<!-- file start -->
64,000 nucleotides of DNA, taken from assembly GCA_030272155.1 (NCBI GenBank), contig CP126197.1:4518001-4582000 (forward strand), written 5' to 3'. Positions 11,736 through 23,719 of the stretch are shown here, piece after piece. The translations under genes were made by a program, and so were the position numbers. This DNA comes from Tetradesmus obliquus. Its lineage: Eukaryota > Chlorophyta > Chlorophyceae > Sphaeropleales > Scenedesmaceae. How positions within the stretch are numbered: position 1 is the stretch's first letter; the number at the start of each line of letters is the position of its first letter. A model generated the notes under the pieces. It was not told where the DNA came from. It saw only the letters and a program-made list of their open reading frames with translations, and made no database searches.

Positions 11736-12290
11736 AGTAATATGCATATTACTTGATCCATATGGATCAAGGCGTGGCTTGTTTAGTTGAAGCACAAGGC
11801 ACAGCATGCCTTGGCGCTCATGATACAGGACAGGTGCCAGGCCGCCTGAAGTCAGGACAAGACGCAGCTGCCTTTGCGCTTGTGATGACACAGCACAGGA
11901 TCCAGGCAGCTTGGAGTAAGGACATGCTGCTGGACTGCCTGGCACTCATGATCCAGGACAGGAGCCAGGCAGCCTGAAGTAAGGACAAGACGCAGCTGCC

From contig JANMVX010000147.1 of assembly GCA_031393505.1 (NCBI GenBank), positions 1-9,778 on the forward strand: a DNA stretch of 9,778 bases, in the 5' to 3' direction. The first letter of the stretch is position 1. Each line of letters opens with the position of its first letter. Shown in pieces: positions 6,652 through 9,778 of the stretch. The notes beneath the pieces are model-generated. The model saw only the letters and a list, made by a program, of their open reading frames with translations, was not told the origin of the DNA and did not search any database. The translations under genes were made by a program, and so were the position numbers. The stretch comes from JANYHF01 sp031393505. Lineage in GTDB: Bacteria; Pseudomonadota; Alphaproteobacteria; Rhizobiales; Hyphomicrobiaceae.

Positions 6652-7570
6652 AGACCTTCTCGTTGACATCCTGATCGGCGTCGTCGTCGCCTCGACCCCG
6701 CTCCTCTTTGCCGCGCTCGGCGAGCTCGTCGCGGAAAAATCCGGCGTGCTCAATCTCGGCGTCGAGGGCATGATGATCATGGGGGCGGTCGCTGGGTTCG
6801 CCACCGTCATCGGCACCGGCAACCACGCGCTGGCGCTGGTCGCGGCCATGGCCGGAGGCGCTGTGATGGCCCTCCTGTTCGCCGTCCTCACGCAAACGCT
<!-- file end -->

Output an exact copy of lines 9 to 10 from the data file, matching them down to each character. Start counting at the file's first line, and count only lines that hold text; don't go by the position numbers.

6701 CTCCTCTTTGCCGCGCTCGGCGAGCTCGTCGCGGAAAAATCCGGCGTGCTCAATCTCGGCGTCGAGGGCATGATGATCATGGGGGCGGTCGCTGGGTTCG
6801 CCACCGTCATCGGCACCGGCAACCACGCGCTGGCGCTGGTCGCGGCCATGGCCGGAGGCGCTGTGATGGCCCTCCTGTTCGCCGTCCTCACGCAAACGCT